Compared with Saigon the pace of life in Dalat is leisurely. There are no traffic jams, throngs of people, or cacophony of horns. There are boutique shops, the usual adventure tourism ventures, nice cafes, good restaurants and the air is clean. Being a resort town it has an abundance of hotels but it pays to avoid peak times, when even they fill up. From the bus station on one hill a courtesy bus takes you into town past the lake and up onto another hill with Dalat’s distinctive central market. Its art deco design is featured on photos seen on hotel and restaurant walls across town, with shots usually taken in the 1950s when the hillsides were barren and streets devoid of traffic.
A change of scenery in Dalat includes watching the locals wander about in puffer jackets. Winter hats are so plentiful surplus items are piled high on pavements and sold for a pittance. The nights are chilly and the mornings misty. The charcoal burners of food hawkers are welcome relief in the hills. A wander around the town reveals temples, shops selling traditional varieties of rice, and others given entirely over to that latter day staple in Asia, infant milk formula.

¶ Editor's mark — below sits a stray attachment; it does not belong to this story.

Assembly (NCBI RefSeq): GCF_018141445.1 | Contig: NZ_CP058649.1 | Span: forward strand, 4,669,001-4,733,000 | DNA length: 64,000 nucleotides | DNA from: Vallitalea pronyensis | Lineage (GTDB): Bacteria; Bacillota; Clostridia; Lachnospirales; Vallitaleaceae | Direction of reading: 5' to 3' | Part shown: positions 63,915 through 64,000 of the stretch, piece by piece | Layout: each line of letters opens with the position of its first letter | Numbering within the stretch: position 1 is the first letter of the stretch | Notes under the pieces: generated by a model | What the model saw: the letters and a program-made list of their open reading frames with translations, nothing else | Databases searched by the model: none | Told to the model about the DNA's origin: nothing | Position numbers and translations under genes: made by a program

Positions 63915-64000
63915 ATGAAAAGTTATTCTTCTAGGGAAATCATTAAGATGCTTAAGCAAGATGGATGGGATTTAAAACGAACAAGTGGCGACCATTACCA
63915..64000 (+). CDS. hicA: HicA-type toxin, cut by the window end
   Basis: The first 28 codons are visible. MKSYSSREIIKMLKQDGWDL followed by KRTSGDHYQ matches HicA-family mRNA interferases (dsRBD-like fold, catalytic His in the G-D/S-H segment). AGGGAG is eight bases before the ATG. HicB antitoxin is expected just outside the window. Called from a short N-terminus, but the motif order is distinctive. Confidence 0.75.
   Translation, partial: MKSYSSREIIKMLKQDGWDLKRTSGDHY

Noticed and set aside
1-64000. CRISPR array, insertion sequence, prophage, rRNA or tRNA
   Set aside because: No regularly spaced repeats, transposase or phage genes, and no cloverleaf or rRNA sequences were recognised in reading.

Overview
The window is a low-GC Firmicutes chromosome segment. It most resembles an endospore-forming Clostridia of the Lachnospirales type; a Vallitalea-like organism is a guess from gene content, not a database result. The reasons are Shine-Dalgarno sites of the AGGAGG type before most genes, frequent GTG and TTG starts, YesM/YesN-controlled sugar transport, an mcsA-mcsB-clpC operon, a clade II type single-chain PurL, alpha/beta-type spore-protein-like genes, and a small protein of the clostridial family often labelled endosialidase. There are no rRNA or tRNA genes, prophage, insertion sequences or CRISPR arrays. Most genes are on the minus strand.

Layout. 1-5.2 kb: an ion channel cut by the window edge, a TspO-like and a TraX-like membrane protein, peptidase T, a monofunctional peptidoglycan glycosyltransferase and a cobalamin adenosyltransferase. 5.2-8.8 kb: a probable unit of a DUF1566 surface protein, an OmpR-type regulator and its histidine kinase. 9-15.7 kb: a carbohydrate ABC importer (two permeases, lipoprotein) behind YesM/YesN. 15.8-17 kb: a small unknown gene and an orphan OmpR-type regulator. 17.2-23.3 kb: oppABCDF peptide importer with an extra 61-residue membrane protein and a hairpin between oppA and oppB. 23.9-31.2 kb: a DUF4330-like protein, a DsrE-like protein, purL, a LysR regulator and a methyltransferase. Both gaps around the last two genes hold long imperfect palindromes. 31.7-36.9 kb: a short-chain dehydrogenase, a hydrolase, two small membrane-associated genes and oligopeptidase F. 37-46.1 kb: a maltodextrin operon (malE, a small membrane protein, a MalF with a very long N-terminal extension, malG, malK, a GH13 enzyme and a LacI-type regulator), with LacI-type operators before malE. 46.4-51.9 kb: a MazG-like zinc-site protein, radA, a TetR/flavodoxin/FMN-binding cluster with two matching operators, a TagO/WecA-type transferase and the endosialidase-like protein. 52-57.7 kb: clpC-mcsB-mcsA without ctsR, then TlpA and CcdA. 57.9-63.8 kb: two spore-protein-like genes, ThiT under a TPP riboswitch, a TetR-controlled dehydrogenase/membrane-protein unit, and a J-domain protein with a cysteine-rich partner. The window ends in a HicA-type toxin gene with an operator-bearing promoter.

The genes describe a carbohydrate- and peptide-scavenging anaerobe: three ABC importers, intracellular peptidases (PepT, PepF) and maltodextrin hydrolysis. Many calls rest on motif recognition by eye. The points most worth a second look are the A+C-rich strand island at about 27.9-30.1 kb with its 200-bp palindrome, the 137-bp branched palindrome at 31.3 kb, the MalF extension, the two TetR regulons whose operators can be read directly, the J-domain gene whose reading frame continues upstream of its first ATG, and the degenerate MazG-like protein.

Dalat was one of the great hill stations built over two centuries by Europeans across Asia stretching from the British in Pakistan’s Northwest Frontier, the French in Indochina, and the Americans in the mountains of Luzon in the Philippines.